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How to Avoid Stamp Duty on Second Home

Since April 2016, owners of second homes in England and Northern Ireland will have to pay an additional rate of stamp duty. The rate applies to both leasehold and freehold properties, particularly those costing over £40,000. This is applicable whether you are purchasing the property outright or with a mortgage. You will also be required to pay the new Stamp duty rate even if the property in question is abroad. This extra rate of stamp duty also applies to individuals who only own a share in a second home. This article highlights everything that you should know about stamp duty on second homes, including who it affects and how it can be avoided.

Stamp Duty Second Homes

The Cost of Stamp Duty for Second Homes

The extra rate on stamp duty is a flat 3% levied on top of the current rates of all the properties worth more than £40,000. For example, if you are purchasing a second home selling at £200,000, then you will pay the 2% normal stamp duty charge plus the extra 3%. However, this rate does not affect the purchase of mobile homes, caravans, or houseboats. Here is a guide on the cost estimates of the stamp duty rates for purchasing second homes.

 

Property Value

 

Normal Stamp Duty Rate

 

Total Stamp Duty Rate after the Extra Rate

 

£1.5M and above

 

12%

 

15%

 

£925,000 to £1.5 M

 

10%

 

13%

 

£250,000 to £925,000

 

5%

 

8%

 

£125,000 to £250,000

 

2%

 

5%

 

£40,000 to £125,000

 

0%

 

3%

 

£0- £40,000

 

0%

 

0%

 

 

Take note that a delayed sale of one’s previous main residence after buying a new one is considered to be default possession of a second home. This means that failure to sell your first home within the first three years of purchasing a new property will see you pay the extra 3% stamp duty. This is because the property pending to be sold is still registered as your property.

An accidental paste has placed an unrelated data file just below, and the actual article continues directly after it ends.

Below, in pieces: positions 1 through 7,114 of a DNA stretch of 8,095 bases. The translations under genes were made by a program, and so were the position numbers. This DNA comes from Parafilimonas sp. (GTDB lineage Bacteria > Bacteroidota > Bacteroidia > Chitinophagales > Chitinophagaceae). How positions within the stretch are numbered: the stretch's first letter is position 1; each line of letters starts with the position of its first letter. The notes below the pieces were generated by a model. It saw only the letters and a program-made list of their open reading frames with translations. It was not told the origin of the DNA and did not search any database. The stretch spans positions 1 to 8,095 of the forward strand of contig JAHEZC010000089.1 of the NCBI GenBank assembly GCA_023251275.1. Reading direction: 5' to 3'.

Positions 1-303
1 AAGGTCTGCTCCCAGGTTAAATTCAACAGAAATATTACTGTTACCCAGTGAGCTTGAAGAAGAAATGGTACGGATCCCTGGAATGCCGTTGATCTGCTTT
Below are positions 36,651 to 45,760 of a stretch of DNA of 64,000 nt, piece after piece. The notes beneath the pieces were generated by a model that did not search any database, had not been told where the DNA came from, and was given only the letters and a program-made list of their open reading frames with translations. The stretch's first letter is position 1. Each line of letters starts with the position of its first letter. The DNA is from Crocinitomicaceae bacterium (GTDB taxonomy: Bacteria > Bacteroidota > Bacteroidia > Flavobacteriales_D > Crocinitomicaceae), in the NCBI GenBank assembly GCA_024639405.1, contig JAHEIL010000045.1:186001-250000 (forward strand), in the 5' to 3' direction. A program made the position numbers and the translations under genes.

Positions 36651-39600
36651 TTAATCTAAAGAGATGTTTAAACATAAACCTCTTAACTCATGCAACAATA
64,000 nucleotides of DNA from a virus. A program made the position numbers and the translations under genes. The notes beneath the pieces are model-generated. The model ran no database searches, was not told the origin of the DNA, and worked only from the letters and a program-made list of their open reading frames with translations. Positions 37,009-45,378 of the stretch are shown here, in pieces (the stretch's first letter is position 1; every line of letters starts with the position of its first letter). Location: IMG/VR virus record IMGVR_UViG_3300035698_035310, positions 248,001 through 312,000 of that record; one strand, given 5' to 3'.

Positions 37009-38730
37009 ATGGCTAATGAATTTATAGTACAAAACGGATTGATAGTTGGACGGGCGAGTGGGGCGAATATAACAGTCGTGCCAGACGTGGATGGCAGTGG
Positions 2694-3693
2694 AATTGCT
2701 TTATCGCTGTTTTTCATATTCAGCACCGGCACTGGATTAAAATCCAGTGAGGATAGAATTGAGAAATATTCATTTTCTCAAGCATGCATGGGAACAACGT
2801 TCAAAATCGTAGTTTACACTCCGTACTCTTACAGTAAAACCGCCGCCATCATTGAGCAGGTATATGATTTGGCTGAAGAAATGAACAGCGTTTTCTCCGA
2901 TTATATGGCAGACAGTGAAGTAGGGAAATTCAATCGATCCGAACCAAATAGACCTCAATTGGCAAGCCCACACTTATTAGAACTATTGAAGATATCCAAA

Properties Exempted from the Extra Stamp Duty Rate for Second Homes

The extra 3% stamp duty rate due since April 2016 is levied on all second homes worth more than £40,000. However, there are a few scenarios where homeowners are exempted from paying the additional stamp duty charge. These cases include the following;

  1. When you are purchasing a houseboat, caravan, or any mobile home, regardless of their value.
  2. When you are purchasing a second home worth any amount below £40,000.
  3. When you buy a new main residential home, provided you have intentions to sell your current home.

Claiming a Stamp Duty Refund

If you are not exempted from paying stamp duty for your second home, you can claim for a stamp duty refund. Claiming a stamp duty is valid only if;

  1. You sold your old main residential property within three years of purchasing your new main residence.
  2. You paid stamp duty for the second home by mistake.
  3. You apply for the stamp duty refund 12 months after the filing date of the Stamp Duty Land Tax returns.
  4. You apply for the stamp duty refund 3 months after selling your old main residence.

To get your stamp duty refund, you will be required to submit your tax details to the Her Majesty’s Revenue and Customs (HMRC) department. This process can be done online via the department’s website. Here are some details you will need to provide;

  • The amount you wish to claim back.
  • The total stamp duty you paid.
  • The address of the old main residential home that you have sold.
  • The address of the home for which you paid the additional stamp duty charge.